Basic Info about this special Tea
From Qiandao Lake, Chun’an Country, Hangzhou City, Zhejiang Province.
Spring 2018, April 07th picking.
13.90 /50 grams.
C. sinensis cv. Jiukeng Varietal
Temperature (75 degrees celsius)
Brewing Vessel (Big Gaiwan 100ml)
Grams of Leaves ( 5 grams)
Steeping Time ( less than 15 seconds per infusion, increasing by 10 seconds every infusion)
Number of Total Steeps (8)
Aroma of Dry Leaves (sweet corn, nuts, and a little bit of casis or citrus.)
Aroma of Wet Leaves ( fresh grass, boiled vegitables )
Taste Profile ( see paragraphs)
Texture Profile ( thick syrup, medium bite)
Feeling/ Aftertaste ( bitter with some sweetness.)
Attitude Rank: 6 out of 10.
My first impression about this tea was very decent, as the leaves are pretty green and leaves were unbroken. However, we cannot judge the tea by the appearance, as the taste is the most important. I did see some white furry spots on the tea which was a good sign, showing that the tea leaves are not too old. The tea is not pre-qingming which is an important thing to notice especially for Longjing, but let’s not put assumptions. The dry leaves had a very pleasant roasted aroma, which is good. We will see what we can pull out from the taste.
The first infusion is the most important for green tea, as it shows everything. The number one strength I have to put out fo this tea was the aftertaste, as it is very pungent. I felt the tea lingering inside my mouth for around 15 min, which is impressive. The leaves are of quality for sure. The taste of the first infusion is eggy, and very vegital. Notes of broccoli, asparagus, and cooked beans are strong. The important note of chestnuts or very fresh peas are missing, which isn’t a bad thing but better with for Longjing. This is not a pre-qingming so it is understandable, as the price is probably double or triple the original price of this.
The second infusion was similar, except more of the floral notes came in, and tasted much like a Japanese steamed green tea. The oceanic aroma and taste of umami did remind me of Japanese sencha. Thick and rich sweetness in the brew, but also very persistent bitterness. I am using 75 degree water, so I don’t think that is the problem. Very crisp at the throat, almost drying.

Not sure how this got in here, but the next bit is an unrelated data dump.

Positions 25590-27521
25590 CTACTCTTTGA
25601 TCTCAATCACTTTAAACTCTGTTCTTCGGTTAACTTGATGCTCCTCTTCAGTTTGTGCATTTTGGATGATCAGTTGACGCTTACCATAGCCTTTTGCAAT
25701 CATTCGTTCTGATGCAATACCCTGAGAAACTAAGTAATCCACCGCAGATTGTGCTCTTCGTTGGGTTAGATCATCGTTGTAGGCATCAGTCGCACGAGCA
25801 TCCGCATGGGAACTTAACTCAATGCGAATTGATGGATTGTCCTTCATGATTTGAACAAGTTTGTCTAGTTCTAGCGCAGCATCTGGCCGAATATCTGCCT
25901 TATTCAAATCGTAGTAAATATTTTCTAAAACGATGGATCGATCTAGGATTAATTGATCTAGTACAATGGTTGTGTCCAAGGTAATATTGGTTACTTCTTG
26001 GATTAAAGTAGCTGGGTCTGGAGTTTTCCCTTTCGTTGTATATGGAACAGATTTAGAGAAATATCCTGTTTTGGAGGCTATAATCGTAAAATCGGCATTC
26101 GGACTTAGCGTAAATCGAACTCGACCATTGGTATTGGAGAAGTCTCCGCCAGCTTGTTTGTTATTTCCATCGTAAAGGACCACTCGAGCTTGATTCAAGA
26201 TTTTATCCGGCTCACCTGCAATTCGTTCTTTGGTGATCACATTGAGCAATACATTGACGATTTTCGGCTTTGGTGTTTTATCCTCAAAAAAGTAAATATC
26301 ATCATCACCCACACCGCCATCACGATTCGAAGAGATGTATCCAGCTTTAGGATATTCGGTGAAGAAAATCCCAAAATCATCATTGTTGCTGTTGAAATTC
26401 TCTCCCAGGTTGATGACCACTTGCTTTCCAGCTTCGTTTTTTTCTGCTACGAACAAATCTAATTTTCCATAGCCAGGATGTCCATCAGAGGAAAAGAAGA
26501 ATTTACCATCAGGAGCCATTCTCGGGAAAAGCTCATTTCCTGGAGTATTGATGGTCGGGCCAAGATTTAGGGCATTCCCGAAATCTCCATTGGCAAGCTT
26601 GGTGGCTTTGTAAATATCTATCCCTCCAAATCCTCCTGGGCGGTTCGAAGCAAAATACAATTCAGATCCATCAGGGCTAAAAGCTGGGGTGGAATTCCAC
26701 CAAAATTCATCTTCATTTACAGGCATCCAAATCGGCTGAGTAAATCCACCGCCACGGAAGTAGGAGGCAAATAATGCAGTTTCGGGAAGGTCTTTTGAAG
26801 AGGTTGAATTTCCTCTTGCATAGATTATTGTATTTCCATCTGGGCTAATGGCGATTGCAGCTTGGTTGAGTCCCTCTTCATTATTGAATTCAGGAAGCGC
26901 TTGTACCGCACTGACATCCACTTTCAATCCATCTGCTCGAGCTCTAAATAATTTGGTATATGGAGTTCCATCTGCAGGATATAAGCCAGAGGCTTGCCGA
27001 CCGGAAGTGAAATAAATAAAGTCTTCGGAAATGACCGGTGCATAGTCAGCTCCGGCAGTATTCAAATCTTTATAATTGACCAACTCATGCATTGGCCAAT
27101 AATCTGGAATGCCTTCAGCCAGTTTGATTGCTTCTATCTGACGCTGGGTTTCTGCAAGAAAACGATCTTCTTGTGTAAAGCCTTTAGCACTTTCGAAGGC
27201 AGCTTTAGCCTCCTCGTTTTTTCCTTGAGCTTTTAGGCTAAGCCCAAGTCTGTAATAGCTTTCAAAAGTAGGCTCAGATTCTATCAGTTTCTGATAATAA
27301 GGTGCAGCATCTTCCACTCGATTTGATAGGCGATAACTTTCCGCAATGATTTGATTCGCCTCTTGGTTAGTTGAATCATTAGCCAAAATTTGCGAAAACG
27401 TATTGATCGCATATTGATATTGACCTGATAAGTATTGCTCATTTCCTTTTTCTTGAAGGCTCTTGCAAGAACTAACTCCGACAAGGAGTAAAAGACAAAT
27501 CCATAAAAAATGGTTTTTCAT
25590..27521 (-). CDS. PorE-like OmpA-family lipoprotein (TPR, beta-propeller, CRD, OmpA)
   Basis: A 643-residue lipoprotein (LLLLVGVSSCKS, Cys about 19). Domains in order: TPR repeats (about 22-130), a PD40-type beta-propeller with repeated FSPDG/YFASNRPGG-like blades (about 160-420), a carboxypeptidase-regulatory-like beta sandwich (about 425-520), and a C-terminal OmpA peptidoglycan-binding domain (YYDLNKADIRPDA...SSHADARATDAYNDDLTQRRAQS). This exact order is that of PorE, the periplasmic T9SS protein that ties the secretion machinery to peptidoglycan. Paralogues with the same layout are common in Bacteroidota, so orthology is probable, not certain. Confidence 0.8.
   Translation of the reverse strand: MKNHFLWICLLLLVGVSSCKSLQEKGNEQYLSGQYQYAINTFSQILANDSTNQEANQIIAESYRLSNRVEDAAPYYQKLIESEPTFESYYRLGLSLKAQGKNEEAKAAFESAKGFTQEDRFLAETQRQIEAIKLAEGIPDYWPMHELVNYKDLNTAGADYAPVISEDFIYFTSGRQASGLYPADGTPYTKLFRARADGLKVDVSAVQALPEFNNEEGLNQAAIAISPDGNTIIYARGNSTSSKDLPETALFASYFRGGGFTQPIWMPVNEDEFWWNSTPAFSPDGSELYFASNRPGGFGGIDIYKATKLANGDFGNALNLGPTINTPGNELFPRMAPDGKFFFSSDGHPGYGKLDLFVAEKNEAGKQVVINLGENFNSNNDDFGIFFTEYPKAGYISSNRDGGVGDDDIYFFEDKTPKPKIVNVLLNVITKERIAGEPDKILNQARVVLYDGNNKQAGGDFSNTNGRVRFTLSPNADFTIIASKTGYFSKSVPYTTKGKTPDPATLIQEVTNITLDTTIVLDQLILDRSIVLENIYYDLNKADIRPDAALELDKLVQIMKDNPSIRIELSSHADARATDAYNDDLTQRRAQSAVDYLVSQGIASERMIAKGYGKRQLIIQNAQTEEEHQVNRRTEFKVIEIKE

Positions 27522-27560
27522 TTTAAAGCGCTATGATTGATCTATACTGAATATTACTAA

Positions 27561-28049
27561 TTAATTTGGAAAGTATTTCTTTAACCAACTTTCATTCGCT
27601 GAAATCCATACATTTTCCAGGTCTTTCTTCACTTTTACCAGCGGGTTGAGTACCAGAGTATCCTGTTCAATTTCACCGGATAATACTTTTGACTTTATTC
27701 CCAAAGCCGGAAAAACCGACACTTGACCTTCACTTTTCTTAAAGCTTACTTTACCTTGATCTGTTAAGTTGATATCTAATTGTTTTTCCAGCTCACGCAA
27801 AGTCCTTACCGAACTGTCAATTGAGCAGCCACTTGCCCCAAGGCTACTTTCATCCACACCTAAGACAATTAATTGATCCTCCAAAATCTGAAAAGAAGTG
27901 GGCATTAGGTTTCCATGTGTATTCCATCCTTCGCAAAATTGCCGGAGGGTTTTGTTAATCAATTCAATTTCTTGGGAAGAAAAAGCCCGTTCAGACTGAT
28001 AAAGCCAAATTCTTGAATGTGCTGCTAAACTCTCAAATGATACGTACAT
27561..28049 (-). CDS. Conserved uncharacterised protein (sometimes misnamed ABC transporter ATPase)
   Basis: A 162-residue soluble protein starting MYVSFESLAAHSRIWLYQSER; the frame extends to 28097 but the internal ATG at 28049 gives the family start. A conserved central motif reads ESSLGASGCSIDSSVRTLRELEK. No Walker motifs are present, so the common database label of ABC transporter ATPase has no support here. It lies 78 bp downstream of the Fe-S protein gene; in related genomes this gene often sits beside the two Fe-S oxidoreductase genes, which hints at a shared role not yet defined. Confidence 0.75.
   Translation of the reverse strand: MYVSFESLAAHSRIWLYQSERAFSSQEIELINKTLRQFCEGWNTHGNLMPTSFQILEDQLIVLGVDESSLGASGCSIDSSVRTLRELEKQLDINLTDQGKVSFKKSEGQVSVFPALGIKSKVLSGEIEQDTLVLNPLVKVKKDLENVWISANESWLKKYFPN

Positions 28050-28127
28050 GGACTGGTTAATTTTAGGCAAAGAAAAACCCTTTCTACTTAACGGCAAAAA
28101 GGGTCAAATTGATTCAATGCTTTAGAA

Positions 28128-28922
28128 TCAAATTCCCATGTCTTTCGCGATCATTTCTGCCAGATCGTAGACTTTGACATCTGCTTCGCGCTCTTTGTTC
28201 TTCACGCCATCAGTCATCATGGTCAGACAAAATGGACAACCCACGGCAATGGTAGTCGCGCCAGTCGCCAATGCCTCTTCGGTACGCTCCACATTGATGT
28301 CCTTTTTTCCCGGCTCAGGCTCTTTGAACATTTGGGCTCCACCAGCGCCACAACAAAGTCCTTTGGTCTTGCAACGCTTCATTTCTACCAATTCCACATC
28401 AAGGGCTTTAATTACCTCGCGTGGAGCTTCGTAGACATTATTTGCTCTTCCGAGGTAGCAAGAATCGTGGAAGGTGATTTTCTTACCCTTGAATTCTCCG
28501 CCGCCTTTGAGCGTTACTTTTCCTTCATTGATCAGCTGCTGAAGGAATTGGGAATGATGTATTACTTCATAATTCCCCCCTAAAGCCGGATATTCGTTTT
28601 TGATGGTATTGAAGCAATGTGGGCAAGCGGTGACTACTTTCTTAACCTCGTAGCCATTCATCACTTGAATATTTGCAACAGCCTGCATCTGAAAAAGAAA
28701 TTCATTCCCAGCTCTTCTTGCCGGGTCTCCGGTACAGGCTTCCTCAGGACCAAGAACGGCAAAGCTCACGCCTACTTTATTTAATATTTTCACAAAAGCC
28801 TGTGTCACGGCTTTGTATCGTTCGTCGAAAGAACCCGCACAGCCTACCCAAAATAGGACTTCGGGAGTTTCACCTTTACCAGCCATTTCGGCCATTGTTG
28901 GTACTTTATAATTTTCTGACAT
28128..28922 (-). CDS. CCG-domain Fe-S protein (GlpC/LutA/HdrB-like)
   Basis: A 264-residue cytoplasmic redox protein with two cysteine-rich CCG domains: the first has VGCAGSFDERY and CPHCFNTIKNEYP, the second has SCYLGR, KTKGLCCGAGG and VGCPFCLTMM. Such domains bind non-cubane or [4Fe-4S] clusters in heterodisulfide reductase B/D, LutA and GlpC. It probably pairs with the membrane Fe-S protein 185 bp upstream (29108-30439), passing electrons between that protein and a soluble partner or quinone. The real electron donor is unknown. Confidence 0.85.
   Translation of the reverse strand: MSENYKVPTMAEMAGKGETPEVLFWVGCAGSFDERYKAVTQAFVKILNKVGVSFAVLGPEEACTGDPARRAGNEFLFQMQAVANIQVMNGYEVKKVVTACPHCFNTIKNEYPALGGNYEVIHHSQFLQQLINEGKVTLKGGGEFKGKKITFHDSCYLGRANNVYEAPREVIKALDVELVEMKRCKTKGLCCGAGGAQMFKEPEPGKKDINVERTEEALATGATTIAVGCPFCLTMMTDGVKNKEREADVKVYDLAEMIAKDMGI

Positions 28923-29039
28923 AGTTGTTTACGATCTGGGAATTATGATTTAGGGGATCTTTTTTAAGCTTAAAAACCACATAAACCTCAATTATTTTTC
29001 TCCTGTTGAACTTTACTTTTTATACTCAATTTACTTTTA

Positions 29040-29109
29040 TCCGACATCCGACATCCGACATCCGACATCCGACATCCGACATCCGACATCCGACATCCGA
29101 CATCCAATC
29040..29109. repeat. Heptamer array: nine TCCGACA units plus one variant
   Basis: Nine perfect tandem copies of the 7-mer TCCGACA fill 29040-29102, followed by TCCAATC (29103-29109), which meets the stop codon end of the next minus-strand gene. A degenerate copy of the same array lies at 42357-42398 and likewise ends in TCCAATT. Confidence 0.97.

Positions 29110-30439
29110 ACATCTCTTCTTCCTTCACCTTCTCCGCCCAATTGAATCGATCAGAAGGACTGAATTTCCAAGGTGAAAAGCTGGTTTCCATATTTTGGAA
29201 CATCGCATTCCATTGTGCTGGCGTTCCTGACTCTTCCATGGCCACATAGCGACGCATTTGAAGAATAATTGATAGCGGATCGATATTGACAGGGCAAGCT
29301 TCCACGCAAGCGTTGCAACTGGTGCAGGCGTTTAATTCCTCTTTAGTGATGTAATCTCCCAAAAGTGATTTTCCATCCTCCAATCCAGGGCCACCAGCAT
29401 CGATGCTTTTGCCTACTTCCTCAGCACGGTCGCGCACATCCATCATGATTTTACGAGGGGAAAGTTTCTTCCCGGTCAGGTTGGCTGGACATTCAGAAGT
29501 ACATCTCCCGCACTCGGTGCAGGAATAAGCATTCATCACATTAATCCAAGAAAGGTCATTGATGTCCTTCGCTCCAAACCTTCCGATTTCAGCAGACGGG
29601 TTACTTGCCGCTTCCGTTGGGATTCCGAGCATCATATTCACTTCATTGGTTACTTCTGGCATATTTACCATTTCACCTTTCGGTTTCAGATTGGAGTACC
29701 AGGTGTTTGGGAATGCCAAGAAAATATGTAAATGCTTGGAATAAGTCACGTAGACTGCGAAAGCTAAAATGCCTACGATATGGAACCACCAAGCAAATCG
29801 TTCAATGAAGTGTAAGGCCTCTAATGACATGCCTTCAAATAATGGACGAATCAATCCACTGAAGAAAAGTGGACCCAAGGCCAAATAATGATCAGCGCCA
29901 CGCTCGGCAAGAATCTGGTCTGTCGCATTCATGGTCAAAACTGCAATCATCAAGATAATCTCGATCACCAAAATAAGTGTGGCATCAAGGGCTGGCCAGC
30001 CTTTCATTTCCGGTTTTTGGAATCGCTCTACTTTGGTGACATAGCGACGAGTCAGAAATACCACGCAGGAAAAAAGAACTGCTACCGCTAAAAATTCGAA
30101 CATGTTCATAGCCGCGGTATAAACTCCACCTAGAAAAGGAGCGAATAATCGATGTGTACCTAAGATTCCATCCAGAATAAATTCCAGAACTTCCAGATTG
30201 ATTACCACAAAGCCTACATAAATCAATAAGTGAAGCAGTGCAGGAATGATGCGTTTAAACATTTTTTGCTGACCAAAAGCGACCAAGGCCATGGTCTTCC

The third infusion was much like a continuation of the second infusion, as there was nothing really happening. The thick body and rich aftertaste is persistent. The taste maybe similar to a Anhui green or Zisun.
In conclusion, the tea is a good green tea, but not a good Longjing. I am being as honest as I am able to, and by no means is the tea bad. But, as a tea reviewer, I do believe I have to be fair and without bias to companies and to the teas. This organic Longjing does have a certification on it, and you can view it here. Great green tea however, especially if your looking for a good tasting organic green tea and don’t want to spend too much on it. In a Longjing, I am looking for a spicific aroma of chestnuts and a roasted aroma.
Teavivre, more reviews are coming soon. Stay tuned.
Award Winning Alishan Oolong from Mr. Lui Zhiqiang
Basic info about this special tea:
Jinxuan Oolong Varietal
2017 Autumn Tea
From Alishan, Jiayi, in Taiwan
1000m to 1500m Elevation
Picked on Oct. 28th
Temperature ( 95 degrees celsius)
Brewing Vessel (110ml Gaiwan)
Grams of Leaves ( 7 grams)
Steeping Time ( less than 20 seconds per infusion, and every infusions increasing the time by 10 to 15 seconds)
Number of Total Steepings: Over 7 strong infusions.
Aroma of Dry Leaves: Nuts, Spinach, Grass.
Aroma of Wet Leaves: Egg yoke, Tarts, Light cream.
Taste Profile: Asparagus, Kale, and some Taro . Very veggie like.
Texture Profile: Smooth, and soft. Velvety texture with sweetness.
Feeling/Aftertaste: Longan, with a Honey aftertaste.
Price: 23.50/100 grams
Rating 7 out of 10.
The leaves look perfectly neat, organised and big. Large, dark green balls usually indicate a good sign. So, I think that the tea does have a very good appearance and when I look into my gaiwan I do not see many broken leaves, so I can tell that these are surely very good quality materials.
The initial taste was very corny, vegetal, and not too floral. I did get a lot of cream and the egg thickness, which was very soothing and comfortable to drink. I would recommend everyone to drink this in the evening as it is a soothing, relaxing tea. I don’t think that this tea had a lot of high notes or that whiff of gardenia that Teavivre was talking about. It seemed more green and clean than most high mountain oolongs.
However, the aftertaste becomes richer as more infusions pass, and my throat feels very good. I also feel that this tea is better enjoyed rather hot than cold because when cold the almost bar soapy, cardboard sort of flavor comes out. I didn’t get too many of the traditional gardenia or sort of high mountain classical flavor. It reminded me much more of like a Chinese Lu An Gua Pian or a Long Ya green tea.
If it had more depth and multidimensional flavors with each infusion, the rating would be much higher. But because this tea was packaged nicely, great leaves, and tasted like a good oolong, I would like to give it 7 out of 10.
Thank you Teavivre for providing this sample, and I am being completely honest with my opinions. There are some very good points about this tea, and I love being fair with everything I try. More reviews coming very soon.